Downstairs was a restaurant, a live band, and scheduled talks by some of the attending authors. ( No, I did not give a talk. Public speaking is not my forte! ) The authors also donated copies of their books to a raffle  benefitting Breast Cancer Research. Pear Tree Publishing’s book events usually benefit a charity or worthy cause in addition to boosting the attendees’ careers/businesses and adding to buyers’ bookshelves.

All in all, we had a wonderful night. Even the capricious New England weather couldn’t dampen our spirits. We left eagerly looking forward to the next event. So far, it seems that each one is even more wonderful and more successful than the last.

Keep on reading. Keep on writing!

MRTighe

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As I was asking, as a writer. what captivates you? I advocate writing about that, not attempting to cater to current fads.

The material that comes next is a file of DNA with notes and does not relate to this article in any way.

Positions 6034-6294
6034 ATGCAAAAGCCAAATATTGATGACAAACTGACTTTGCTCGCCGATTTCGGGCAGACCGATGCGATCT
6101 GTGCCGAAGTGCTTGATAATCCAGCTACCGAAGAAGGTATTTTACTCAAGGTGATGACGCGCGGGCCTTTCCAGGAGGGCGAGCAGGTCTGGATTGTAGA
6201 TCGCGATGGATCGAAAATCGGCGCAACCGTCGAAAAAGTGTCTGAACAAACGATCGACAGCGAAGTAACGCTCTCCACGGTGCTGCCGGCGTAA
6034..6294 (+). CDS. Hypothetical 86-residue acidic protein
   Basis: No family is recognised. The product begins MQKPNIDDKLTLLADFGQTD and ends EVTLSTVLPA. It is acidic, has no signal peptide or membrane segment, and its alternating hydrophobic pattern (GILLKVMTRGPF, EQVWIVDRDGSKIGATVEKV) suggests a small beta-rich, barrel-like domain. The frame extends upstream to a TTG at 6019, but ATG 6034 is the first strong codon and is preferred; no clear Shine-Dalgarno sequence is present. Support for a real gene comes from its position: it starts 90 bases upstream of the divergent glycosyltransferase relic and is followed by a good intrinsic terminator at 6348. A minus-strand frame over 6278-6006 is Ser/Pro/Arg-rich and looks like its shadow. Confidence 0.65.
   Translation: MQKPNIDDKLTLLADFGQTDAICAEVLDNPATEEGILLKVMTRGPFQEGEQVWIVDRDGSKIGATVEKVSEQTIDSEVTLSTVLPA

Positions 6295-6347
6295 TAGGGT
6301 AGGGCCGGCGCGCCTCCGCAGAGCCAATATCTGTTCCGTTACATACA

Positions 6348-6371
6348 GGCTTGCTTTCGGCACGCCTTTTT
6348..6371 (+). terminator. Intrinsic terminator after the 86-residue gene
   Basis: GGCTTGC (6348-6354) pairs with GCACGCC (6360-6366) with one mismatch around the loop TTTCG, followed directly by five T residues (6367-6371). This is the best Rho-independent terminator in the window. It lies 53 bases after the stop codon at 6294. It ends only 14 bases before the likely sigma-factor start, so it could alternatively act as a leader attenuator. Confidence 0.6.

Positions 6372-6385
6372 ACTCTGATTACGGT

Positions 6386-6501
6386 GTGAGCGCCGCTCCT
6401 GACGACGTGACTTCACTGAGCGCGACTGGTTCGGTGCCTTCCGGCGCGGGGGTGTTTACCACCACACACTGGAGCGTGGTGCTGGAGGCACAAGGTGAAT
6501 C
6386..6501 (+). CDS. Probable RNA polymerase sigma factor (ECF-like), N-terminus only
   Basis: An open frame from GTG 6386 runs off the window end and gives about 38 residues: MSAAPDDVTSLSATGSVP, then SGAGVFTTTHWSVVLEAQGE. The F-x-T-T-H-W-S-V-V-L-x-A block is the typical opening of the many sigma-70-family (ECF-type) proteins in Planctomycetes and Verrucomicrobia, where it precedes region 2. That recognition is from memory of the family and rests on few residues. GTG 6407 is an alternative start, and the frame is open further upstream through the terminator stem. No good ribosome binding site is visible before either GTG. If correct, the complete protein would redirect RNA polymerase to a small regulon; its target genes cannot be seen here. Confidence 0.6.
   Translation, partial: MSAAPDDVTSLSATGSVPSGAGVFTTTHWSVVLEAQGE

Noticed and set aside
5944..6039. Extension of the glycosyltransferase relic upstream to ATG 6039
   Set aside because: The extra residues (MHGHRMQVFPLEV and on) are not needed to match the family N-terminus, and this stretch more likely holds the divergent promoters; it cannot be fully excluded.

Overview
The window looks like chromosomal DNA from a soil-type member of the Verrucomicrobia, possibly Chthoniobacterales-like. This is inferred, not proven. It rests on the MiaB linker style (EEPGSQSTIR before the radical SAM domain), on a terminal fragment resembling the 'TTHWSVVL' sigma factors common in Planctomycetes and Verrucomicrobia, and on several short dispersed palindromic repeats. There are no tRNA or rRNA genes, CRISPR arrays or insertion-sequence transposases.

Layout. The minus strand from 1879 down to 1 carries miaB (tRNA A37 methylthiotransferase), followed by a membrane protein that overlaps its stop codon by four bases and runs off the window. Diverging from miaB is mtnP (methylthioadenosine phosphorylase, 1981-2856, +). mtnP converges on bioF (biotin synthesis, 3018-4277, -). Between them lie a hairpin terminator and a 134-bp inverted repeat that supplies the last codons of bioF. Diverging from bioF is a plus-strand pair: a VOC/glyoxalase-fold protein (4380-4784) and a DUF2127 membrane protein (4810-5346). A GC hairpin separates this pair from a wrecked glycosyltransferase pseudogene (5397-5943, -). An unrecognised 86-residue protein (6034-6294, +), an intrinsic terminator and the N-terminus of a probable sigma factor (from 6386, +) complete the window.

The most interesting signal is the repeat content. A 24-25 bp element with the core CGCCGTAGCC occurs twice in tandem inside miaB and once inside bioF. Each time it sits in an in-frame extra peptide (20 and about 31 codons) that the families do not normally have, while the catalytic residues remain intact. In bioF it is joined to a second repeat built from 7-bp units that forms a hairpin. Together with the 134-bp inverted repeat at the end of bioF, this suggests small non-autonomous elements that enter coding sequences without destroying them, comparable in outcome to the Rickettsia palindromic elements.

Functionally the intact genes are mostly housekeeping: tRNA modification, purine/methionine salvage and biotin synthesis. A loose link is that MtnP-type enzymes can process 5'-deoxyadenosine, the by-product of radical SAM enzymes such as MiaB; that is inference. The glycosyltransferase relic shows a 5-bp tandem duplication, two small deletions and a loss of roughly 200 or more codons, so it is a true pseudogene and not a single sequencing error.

For me, it was my love of space exploration, both real and fictional, and my observations of the human psyche. Combined with my love of cultural anthropolgy and Greek myths, this eventually morphed into my Tartarus Trilogy. The trilogy was a combination of all these things and more.

Once I had constructed my basic plot and peopled it with characters to be developed, I allowed my several passions to flow into place, putting meat onto the bare bones of the story.

I drew heavily on my art background, ( I majored in both Art and Art Education with minors in English and Art History ) thus allowing myself to imagine the alien spaces in my story, particularly the Great Hall of Ahn-eld and the Burial Vault of the Rulers.